INDIA’S COMMERCIAL aviation industry is currently enjoying a period of vigorous and sustained growth. According to official statistics, domestic traffic grew 23.17 per cent during the first nine months of 2016 – by far the fastest rate in the world. And the party seems set to continue. The International Air Transport Association (IATA) forecasts that by 2026 India will be the third largest aviation market globally, behind the United States and China.
Yet the industry has long suffered from a major shortcoming – its abysmal failure to take aviation services to the remote regions of this vast country. According to Airports Authority of India (AAI) sources, the top 45 Indian airports handle over 90 per cent of domestic passenger traffic, leaving just 10 per cent for the rest.
A number of attempts to set up airlines specifically to cater to un-served and underserved destinations have floundered, for one reason or another. Over the last few years, stand-alone regional carriers like MDLR Airlines and Air Mantra started small, stayed small, and sank without a trace. Indeed, an inability to grow the fleet is an obvious sign of distress.
SMALL CARRIERS, BIG WOES
The latest troubled regional airline is Bengaluru-based Air Pegasus. It commenced operations in April 2015 with a fleet of three ATR 72-500 turboprop aircraft but suddenly ceased operations on July 27, 2016, due to mounting financial woes. Although the carrier is trying to resume operations, its aircraft have been deregistered and there’s no clarity about its future.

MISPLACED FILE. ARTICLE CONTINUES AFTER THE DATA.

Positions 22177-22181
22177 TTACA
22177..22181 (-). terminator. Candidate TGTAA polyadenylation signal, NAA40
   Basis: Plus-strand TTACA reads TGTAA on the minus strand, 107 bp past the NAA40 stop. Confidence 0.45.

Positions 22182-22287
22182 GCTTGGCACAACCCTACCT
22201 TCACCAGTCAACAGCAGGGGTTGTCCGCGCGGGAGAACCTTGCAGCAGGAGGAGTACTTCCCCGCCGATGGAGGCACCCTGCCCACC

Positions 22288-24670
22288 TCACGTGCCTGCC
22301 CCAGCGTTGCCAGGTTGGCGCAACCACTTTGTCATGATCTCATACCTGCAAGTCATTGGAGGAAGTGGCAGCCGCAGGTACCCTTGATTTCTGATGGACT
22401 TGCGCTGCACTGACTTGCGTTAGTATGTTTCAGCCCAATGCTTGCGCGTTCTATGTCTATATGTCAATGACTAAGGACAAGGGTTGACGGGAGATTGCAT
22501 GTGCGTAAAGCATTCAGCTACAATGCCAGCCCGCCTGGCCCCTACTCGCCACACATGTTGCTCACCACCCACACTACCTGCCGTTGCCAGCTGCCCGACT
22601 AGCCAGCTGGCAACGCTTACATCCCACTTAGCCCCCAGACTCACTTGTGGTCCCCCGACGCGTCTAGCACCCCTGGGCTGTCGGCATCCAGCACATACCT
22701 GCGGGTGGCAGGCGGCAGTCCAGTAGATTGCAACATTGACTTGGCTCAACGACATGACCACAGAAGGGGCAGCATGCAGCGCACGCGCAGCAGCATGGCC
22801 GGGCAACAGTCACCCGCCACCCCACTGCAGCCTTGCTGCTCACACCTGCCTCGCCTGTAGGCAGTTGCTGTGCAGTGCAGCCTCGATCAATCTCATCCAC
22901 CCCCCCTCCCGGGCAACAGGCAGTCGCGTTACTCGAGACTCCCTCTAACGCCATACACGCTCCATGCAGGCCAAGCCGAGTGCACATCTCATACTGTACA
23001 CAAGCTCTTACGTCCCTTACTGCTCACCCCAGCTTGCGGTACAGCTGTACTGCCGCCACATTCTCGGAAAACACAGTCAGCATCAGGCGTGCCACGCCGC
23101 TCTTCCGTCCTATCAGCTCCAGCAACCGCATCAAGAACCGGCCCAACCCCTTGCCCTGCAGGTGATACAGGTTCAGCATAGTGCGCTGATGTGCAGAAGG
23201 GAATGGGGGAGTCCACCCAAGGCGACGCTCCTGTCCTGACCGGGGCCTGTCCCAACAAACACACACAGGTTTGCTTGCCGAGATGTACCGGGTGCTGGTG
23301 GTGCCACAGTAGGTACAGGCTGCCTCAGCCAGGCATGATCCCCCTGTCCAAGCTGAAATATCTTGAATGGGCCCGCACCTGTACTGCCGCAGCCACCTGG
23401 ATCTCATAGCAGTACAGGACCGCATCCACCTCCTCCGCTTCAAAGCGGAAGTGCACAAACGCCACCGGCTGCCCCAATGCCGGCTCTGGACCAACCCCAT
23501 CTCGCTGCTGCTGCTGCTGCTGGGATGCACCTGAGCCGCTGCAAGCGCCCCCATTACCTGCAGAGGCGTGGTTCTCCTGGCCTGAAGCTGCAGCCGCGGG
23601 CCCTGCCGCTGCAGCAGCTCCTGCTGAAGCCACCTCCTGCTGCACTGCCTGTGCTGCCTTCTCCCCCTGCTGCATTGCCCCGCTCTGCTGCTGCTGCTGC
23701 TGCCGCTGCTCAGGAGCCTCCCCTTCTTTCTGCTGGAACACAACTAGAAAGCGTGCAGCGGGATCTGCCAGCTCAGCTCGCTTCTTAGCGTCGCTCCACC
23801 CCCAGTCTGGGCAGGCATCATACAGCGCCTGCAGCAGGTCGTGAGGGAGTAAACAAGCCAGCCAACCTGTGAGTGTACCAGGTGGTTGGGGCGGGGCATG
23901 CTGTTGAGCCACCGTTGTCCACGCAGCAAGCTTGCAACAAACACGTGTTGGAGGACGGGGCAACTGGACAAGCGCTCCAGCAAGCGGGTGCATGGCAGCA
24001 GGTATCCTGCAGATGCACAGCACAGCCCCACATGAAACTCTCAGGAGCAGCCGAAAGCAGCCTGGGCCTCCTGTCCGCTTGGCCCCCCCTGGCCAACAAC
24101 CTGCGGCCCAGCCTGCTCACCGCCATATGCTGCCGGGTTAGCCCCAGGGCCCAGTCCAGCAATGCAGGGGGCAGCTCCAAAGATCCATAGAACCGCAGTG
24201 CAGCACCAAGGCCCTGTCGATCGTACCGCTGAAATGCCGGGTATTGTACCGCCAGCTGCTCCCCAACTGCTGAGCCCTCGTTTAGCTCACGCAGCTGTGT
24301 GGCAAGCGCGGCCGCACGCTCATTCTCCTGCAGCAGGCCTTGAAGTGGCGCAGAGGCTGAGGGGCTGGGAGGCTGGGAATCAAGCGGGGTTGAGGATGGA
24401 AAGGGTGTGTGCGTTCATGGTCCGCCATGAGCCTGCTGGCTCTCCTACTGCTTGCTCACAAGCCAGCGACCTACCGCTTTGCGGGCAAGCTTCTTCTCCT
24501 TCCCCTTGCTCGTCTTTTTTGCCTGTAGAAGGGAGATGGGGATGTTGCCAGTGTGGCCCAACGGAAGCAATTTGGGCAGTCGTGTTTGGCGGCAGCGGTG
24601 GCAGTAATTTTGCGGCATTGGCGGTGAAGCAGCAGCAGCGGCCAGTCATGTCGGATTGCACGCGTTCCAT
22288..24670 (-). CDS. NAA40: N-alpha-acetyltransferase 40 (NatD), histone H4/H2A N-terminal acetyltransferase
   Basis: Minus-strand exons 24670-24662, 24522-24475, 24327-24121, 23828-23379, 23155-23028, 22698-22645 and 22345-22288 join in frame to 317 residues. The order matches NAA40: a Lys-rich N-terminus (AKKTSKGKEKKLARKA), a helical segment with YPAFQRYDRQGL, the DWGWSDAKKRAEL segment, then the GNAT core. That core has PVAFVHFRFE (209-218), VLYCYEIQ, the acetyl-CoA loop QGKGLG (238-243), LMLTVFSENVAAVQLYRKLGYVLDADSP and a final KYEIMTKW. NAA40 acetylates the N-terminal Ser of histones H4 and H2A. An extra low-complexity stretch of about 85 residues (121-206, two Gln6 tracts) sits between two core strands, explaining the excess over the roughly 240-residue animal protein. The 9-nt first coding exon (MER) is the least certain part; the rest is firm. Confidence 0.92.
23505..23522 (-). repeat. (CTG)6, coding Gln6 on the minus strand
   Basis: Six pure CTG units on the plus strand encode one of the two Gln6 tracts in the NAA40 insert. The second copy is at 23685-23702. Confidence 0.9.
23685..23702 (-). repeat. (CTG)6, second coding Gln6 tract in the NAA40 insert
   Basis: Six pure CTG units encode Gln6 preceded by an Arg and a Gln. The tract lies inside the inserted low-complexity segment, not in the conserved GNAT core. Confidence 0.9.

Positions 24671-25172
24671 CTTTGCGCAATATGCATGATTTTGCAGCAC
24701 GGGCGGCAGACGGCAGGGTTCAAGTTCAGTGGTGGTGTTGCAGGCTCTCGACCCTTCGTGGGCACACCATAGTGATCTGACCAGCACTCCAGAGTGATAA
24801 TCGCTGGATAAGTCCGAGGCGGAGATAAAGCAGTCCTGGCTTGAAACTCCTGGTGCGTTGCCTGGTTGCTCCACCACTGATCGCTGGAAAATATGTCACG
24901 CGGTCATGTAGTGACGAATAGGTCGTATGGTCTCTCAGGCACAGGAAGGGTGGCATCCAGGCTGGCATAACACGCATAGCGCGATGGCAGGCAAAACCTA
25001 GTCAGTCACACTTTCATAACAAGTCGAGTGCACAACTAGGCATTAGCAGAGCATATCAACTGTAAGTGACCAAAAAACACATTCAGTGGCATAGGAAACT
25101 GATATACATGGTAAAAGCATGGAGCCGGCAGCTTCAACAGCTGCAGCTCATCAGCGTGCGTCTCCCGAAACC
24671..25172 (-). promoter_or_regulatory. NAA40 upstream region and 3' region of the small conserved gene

Vijayawada-based Air Costa has been operating since October 2013 and has a fleet of three Embraer E-190 regional jets. Hyderabad-based Trujet has three ATR 72-500 aircraft. Both enterprises are not yet firmly established. Air Carnival, the country’s fourth regional airline, launched operations from Coimbatore on July 18, 2016. It has just one ATR 72-500 and recorded the highest cancellation rate of scheduled domestic airlines for September. The national carriers like IndiGo, Air India, Jet Airways and SpiceJet are trying to fill the regional space to some extent but their heart is not fully in it.
AN IDEA WHOSE TIME HAS COME
Against the backdrop of this rather unsatisfactory regional scene, the Indian government recently introduced the Regional Connectivity Scheme (RCS). The contours of the RCS, which is a key part of the National Civil Aviation Policy (NCAP) 2016, were revealed towards the end of October. Also known by the catchy acronym UDAN (Ude Desh ka Aam Nagrik) it has clearly been prepared after extensive stakeholder consultation. It hopes to attract travellers by limiting the fare for a one-hour flight of approximately 500 km on a fixed wing aircraft (or a 30-minute journey on a helicopter) to Rs 2,500 per passenger. The pricing will vary proportionately for routes of different flight durations. If it works, it will generate economically viable flights on regional routes and will make flying affordable even for passengers from the small cities and towns that so far have been left off the aviation map. UDAN helicopter services too will significantly reduce travel timings in remote and hilly regions and island territories.
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